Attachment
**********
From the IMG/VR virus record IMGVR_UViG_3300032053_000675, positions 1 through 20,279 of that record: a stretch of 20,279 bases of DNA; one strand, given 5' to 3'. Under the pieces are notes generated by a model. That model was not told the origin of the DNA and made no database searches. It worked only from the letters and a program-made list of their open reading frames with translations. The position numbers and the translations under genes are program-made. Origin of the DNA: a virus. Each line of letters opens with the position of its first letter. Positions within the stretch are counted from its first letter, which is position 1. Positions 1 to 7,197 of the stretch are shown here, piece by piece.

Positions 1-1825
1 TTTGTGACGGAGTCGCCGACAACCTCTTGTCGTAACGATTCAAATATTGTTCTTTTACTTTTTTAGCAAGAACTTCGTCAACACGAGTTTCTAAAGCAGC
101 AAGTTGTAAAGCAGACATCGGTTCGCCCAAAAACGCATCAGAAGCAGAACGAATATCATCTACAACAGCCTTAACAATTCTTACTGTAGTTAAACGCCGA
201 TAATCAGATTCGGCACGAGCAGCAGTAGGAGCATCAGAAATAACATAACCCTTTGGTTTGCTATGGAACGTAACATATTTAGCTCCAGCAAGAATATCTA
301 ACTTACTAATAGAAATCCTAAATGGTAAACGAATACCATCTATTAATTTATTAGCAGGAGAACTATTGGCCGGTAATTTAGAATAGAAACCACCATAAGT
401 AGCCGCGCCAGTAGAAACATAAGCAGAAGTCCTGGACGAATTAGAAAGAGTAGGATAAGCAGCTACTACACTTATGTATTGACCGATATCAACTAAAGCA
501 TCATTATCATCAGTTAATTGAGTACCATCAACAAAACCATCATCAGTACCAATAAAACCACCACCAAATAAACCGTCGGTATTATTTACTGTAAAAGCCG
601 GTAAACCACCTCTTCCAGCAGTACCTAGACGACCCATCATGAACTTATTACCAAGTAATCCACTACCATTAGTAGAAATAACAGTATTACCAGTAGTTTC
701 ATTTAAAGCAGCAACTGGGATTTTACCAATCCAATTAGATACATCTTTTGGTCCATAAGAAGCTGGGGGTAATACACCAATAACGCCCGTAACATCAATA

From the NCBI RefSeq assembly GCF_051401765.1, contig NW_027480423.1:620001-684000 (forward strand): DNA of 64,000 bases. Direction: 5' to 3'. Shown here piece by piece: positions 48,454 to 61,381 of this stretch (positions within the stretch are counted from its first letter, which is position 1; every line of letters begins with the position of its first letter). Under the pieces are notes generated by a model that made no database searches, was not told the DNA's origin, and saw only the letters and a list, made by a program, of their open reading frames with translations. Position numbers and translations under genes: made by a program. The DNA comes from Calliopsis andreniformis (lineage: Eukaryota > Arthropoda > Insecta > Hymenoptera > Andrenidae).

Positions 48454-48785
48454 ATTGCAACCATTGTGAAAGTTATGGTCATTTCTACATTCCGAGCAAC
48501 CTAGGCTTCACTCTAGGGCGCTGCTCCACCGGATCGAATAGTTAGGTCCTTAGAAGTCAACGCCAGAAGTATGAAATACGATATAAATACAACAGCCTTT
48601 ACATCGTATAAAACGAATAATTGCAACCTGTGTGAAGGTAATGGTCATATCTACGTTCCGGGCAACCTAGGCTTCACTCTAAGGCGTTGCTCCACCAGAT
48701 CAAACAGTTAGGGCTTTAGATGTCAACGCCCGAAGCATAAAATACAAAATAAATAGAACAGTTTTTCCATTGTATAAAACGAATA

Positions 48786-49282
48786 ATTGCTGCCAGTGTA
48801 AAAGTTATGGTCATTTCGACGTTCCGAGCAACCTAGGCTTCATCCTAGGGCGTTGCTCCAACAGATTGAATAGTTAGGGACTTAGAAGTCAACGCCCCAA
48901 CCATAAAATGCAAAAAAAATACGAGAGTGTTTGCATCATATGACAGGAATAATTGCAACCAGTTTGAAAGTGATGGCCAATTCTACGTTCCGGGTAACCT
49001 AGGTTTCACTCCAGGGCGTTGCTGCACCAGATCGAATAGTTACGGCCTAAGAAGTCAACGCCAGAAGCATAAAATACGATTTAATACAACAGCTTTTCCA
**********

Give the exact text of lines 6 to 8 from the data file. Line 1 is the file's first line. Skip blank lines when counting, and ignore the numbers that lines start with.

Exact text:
301 ACTTACTAATAGAAATCCTAAATGGTAAACGAATACCATCTATTAATTTATTAGCAGGAGAACTATTGGCCGGTAATTTAGAATAGAAACCACCATAAGT
401 AGCCGCGCCAGTAGAAACATAAGCAGAAGTCCTGGACGAATTAGAAAGAGTAGGATAAGCAGCTACTACACTTATGTATTGACCGATATCAACTAAAGCA
501 TCATTATCATCAGTTAATTGAGTACCATCAACAAAACCATCATCAGTACCAATAAAACCACCACCAAATAAACCGTCGGTATTATTTACTGTAAAAGCCG